Just since Saturday night, the Ducks have lost six one-goal leads, four third-period advantages and two shootouts.

All at Phoenix.

On Wednesday, they return to their home ice. The opponent? The Coyotes. Again. Or maybe that should be again and again.

"It's like fighting against your brother," said Teemu Selanne, who definitely knows brothers; he has a twin. "There are no secrets."

At Honda Center, the Ducks and Phoenix will meet for the third consecutive game. Not even the Roadrunner encountered his coyote counterpart as often.

This sort of scheduling happens each year in the NHL; usually, though, they call it the playoffs. This time, the tripleheader is the byproduct of a regular season stuffed into 31/2months because of the lockout.

"It's a little quirky," Ducks forward Nick Bonino said. "But it's fun. The schedule already is like a playoff, so why not play the same team over and over?"

None of the Ducks quizzed Tuesday could recall meeting the same opponent three games in a row during a regular season. That's any regular season. At any level. Ever.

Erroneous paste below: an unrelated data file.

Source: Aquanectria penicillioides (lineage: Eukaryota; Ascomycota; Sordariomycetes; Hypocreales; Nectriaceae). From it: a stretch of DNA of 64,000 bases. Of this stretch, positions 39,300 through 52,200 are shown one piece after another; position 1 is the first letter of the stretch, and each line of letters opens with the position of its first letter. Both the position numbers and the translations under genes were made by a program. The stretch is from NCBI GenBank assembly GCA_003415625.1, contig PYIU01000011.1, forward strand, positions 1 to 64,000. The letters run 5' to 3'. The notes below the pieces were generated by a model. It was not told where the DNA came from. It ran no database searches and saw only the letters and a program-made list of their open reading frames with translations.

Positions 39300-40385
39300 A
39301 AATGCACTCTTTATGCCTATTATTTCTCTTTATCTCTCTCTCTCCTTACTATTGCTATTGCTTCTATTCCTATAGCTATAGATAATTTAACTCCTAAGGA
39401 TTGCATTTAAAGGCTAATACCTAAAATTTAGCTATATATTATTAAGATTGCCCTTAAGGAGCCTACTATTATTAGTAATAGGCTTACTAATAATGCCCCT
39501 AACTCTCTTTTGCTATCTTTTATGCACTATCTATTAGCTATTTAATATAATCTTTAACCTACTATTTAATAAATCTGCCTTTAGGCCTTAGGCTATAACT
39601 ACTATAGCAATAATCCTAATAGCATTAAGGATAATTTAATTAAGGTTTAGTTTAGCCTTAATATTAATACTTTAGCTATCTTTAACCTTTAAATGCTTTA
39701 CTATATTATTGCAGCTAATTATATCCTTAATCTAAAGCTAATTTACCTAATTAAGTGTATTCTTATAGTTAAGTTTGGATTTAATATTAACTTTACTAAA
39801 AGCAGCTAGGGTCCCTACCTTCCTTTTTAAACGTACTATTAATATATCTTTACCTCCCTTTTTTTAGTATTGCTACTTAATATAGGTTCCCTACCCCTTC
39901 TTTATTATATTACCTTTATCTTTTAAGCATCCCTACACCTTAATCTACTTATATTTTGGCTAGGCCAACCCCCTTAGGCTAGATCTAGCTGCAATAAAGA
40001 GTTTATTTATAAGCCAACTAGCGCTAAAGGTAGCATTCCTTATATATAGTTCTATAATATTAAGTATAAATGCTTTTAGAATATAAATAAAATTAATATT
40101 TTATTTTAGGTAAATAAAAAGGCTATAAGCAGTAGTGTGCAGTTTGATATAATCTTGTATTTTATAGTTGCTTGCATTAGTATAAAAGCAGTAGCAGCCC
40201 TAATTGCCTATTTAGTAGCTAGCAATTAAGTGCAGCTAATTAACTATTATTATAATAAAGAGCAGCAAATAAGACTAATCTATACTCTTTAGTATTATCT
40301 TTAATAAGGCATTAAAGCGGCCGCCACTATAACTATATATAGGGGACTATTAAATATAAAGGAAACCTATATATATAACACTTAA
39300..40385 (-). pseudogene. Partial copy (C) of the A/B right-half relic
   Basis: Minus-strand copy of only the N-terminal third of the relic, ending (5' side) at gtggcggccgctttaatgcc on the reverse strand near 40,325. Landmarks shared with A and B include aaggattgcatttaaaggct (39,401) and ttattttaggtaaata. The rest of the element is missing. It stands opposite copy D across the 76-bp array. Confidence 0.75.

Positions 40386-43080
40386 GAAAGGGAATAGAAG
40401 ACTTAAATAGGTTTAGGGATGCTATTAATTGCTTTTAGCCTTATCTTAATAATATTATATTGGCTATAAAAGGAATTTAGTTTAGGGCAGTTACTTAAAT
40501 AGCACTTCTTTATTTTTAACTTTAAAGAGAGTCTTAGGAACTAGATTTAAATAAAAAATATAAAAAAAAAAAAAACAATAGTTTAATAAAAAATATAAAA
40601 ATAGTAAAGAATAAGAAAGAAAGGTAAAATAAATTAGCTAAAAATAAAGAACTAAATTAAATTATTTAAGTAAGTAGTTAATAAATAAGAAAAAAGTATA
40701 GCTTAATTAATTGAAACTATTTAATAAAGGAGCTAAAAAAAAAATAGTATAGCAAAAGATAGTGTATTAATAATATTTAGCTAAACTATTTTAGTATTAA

Three games against one team? Sure, if that team is the Yankees or Red Sox or Dodgers and the sport is baseball, where players generally drop the gloves only because their half inning of defense has ended.

Consecutive games aren't unusual in hockey, especially in the minor leagues. But, even when the NHL had only six franchises playing 70 times apiece, rarely did the same teams meet more than twice in succession.

The nature of this sport – hockey players get two minutes for acts that, off the ice, could net them two years – suggests familiarity that brings with it risk, unnecessary risk. Hockey, understand, is very good at taking the quaint out of acquaintance.

"We've all been involved in that sort of thing," Ducks coach Bruce Boudreau said. "That's hockey."

The games between the Ducks and Coyotes in the desert featured nothing in terms of glaring belligerence, although Phoenix coming back to win both in shootouts seemed excessive.